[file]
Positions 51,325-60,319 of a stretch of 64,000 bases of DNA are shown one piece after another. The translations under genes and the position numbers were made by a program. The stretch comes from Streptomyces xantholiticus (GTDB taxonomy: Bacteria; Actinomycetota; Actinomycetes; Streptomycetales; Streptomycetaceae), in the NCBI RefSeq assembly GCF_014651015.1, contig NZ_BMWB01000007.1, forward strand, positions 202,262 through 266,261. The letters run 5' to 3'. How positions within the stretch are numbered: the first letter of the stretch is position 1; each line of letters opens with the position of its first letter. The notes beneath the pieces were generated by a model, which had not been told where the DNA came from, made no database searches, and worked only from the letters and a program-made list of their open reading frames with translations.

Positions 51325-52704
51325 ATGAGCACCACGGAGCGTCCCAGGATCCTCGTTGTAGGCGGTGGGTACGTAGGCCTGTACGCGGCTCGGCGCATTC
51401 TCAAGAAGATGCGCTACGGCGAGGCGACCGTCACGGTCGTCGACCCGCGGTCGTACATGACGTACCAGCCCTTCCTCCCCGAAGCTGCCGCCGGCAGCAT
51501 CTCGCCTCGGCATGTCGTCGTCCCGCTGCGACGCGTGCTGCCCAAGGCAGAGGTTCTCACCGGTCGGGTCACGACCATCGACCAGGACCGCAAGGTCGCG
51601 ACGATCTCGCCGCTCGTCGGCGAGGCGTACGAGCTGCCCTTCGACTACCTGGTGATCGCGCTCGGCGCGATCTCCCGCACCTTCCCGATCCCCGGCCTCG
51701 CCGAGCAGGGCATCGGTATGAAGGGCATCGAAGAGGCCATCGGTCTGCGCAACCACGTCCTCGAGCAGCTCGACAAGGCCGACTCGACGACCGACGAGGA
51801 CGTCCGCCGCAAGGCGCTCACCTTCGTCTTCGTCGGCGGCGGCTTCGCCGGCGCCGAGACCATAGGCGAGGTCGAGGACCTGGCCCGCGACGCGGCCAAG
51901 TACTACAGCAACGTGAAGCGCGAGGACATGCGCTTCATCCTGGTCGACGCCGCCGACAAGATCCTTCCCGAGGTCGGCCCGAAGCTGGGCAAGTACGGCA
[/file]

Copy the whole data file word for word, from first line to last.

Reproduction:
Positions 51,325-60,319 of a stretch of 64,000 bases of DNA are shown one piece after another. The translations under genes and the position numbers were made by a program. The stretch comes from Streptomyces xantholiticus (GTDB taxonomy: Bacteria; Actinomycetota; Actinomycetes; Streptomycetales; Streptomycetaceae), in the NCBI RefSeq assembly GCF_014651015.1, contig NZ_BMWB01000007.1, forward strand, positions 202,262 through 266,261. The letters run 5' to 3'. How positions within the stretch are numbered: the first letter of the stretch is position 1; each line of letters opens with the position of its first letter. The notes beneath the pieces were generated by a model, which had not been told where the DNA came from, made no database searches, and worked only from the letters and a program-made list of their open reading frames with translations.

Positions 51325-52704
51325 ATGAGCACCACGGAGCGTCCCAGGATCCTCGTTGTAGGCGGTGGGTACGTAGGCCTGTACGCGGCTCGGCGCATTC
51401 TCAAGAAGATGCGCTACGGCGAGGCGACCGTCACGGTCGTCGACCCGCGGTCGTACATGACGTACCAGCCCTTCCTCCCCGAAGCTGCCGCCGGCAGCAT
51501 CTCGCCTCGGCATGTCGTCGTCCCGCTGCGACGCGTGCTGCCCAAGGCAGAGGTTCTCACCGGTCGGGTCACGACCATCGACCAGGACCGCAAGGTCGCG
51601 ACGATCTCGCCGCTCGTCGGCGAGGCGTACGAGCTGCCCTTCGACTACCTGGTGATCGCGCTCGGCGCGATCTCCCGCACCTTCCCGATCCCCGGCCTCG
51701 CCGAGCAGGGCATCGGTATGAAGGGCATCGAAGAGGCCATCGGTCTGCGCAACCACGTCCTCGAGCAGCTCGACAAGGCCGACTCGACGACCGACGAGGA
51801 CGTCCGCCGCAAGGCGCTCACCTTCGTCTTCGTCGGCGGCGGCTTCGCCGGCGCCGAGACCATAGGCGAGGTCGAGGACCTGGCCCGCGACGCGGCCAAG
51901 TACTACAGCAACGTGAAGCGCGAGGACATGCGCTTCATCCTGGTCGACGCCGCCGACAAGATCCTTCCCGAGGTCGGCCCGAAGCTGGGCAAGTACGGCA